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February 7, 2012

The Top 7 Paid Positions at Churches

Across all paid church positions, men are paid 28 percent more than women.

Editor's Note: The 2014-2015 Compensation Handbook for Church Staff is now available. This resource details pay and benefits data for 14 church positions, including two new ones—part-time musician and part-time childcare provider. Each position is analyzed based on a variety of criteria, including education, experience, church size, and geography. The resource also includes step-by-step worksheets to help churches tailor compensation based on their unique circumstances. In the weeks and months ahead, watch ManagingYourChurch.com for graphics and short articles highlighting trends and other broad developments from the latest data.

Which positions in the church pay best for men and women?

Results from Christianity Today's biannual survey of 4,600 churches nationwide, which are featured in the new 2012-2013 Compensation Handbook for Church Staff, reveal the top 7 paid positions based on gender.


Male or female, it pays to be the senior pastor. However, male senior pastors typically are compensated more than their female counterparts. Some of this may be explained on the basis of church income, which proved to be the biggest factor affecting compensation and benefits in the study. For example, in churches with male senior pastors, church income (i.e. revenue) averages about $710,000, while church income where women serve as senior pastors hovers at about $487,000. This gap in revenue could explain, in part, why women senior pastors tend to be paid less.

Male executive pastors earn nearly 50 percent more than women in this same role. Additionally, even though women make up 69 percent of full-time children's pastors, men serving in this role full-time earn nearly $12,000 more on average than women.

The gender pay gap closes for solo pastors. Although 92 percent of solo pastors are men (paid an average of $57,452), they earn only slightly more than women solo pastors (paid an average of $54,102).

Across all paid church positions, men are compensated 28 percent more than women holding the same positions. Although factors such as church income may explain some of this disparity in pay, churches need to be mindful of compensating employees fairly and without gender bias.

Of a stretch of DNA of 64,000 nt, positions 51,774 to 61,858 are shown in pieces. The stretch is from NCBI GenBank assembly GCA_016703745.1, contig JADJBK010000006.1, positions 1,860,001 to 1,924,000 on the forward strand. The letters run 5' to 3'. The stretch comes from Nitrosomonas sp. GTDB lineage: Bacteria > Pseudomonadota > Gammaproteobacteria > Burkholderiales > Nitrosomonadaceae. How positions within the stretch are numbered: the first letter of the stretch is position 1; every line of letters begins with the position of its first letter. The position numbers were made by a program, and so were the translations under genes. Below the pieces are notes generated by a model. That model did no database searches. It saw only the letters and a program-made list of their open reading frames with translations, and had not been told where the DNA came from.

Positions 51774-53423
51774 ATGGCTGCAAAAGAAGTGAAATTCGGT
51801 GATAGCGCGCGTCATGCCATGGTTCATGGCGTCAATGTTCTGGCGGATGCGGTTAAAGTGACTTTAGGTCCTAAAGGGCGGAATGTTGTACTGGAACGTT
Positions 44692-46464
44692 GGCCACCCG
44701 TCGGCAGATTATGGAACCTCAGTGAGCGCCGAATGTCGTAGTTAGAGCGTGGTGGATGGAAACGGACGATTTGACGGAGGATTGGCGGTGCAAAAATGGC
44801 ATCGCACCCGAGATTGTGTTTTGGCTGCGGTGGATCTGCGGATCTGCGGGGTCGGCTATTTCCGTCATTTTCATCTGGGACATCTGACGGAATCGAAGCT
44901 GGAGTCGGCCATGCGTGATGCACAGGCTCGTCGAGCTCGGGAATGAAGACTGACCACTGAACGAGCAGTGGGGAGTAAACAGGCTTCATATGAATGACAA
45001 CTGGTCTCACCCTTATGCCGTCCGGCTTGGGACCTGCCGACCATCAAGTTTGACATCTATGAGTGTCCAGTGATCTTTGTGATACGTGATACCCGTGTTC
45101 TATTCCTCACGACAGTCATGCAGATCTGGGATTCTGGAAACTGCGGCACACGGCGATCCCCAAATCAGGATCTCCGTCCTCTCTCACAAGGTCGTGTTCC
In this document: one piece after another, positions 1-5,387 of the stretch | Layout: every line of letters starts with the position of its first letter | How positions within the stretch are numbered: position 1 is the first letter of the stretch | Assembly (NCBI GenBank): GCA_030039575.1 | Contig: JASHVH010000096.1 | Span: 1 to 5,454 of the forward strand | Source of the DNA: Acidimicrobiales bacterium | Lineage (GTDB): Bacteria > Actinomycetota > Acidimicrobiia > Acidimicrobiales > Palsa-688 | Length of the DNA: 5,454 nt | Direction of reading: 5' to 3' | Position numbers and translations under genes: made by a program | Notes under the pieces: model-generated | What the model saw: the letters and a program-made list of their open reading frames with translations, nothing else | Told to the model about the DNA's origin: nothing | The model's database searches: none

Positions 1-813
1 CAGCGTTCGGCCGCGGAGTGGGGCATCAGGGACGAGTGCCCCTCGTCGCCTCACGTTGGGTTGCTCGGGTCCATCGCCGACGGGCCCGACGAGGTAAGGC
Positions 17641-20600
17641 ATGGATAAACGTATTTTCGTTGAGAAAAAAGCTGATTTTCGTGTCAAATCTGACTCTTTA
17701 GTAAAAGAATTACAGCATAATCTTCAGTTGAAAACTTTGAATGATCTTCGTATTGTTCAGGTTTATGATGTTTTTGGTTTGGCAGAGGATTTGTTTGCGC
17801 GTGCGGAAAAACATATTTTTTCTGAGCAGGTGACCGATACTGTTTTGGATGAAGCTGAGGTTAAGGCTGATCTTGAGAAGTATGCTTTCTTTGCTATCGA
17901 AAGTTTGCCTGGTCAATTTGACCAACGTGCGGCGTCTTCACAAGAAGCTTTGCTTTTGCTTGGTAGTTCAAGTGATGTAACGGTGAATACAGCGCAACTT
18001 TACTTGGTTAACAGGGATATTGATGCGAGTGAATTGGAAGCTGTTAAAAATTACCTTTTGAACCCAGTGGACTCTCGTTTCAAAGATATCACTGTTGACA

The 2012-2013 Compensation Handbook for Church Staff provides valuable, detailed data on 13 church staff positions (including compensation levels based on personnel characteristics like years employed, denomination, region, gender, and education).

Marian V. Liautaud is editor of Church Management Resources at Christianity Today and served as editor of the 2012-2013 Compensation Handbook for Church Staff.

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There is nothing in the article about the length of time the man or woman had been in the current position or positions leading up to the current position. In many studies dealing with compensation for men vs. women it is the length of time in the career that has made a big impact on the difference in pay.

To address Michelle's observation. Your observation is true for most vocations (pay being affected by length of time in the career). But in the church pay is primarily driven by church income. Studies like this one have consistently shown length of time to have very little impact on compensation.

I'm sorry, that should have been Ray's observation.

I have to admit the emphasis on the variance due to gender is a pretty dominant point in the article. While I am certain it is factually correct, it seems statistically invalid to put forth conclusions that there is gender bias based solely upon the gender. There are so many other variables that can contribute to a variance to hang it on just gender fosters issues that may or may not be warranted, particularly in this culturally charged environment.

O.K., I'll say it, Paul taught the following:
1 Tim 2:12 "But I do not allow a woman to teach or exercise authority over a man, but to remain quiet."

The pay difference is a reflection that any church that has a woman pastor is defying Paul's teaching. I'm sure this with go over well with everyone.

In some cases Paul states that he says and then he states that He, not God says. In other words he differentiates between what God has said on certain things things and how he, Paul, feels about other things that God has not been specific about. I think that God would not have used Esther to instruct her king about treachery in the kingdom and Deborah if it was against His principles.

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